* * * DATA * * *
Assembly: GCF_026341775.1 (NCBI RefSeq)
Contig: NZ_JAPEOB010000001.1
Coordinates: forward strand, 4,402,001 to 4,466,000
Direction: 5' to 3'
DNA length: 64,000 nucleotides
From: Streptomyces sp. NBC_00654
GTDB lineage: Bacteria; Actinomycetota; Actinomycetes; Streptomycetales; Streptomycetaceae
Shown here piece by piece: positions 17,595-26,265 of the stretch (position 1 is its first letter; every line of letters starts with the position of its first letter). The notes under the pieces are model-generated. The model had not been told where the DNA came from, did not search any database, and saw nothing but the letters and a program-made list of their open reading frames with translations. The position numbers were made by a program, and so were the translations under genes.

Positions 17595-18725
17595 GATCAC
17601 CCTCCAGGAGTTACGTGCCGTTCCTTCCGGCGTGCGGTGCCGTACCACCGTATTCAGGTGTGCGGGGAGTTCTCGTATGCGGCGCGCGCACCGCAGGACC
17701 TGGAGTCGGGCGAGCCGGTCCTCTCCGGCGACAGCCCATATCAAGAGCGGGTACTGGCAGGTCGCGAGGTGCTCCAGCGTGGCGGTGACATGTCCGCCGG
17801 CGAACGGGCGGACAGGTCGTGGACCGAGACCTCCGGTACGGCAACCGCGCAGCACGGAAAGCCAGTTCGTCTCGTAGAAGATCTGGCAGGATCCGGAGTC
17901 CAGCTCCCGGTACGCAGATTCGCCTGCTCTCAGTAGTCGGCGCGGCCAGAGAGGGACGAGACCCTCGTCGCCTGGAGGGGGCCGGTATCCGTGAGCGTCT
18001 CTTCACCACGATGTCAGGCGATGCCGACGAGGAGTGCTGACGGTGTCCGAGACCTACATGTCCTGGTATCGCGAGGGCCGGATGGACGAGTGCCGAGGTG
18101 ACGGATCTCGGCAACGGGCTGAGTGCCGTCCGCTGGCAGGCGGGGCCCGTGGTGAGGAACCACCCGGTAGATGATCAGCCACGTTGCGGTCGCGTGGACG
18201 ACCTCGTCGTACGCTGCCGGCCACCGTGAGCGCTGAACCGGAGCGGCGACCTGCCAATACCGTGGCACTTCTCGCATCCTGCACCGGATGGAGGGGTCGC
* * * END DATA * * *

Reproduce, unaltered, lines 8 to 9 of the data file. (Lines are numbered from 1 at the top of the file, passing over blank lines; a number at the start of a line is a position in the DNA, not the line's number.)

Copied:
Shown here piece by piece: positions 17,595-26,265 of the stretch (position 1 is its first letter; every line of letters starts with the position of its first letter). The notes under the pieces are model-generated. The model had not been told where the DNA came from, did not search any database, and saw nothing but the letters and a program-made list of their open reading frames with translations. The position numbers were made by a program, and so were the translations under genes.

Positions 17595-18725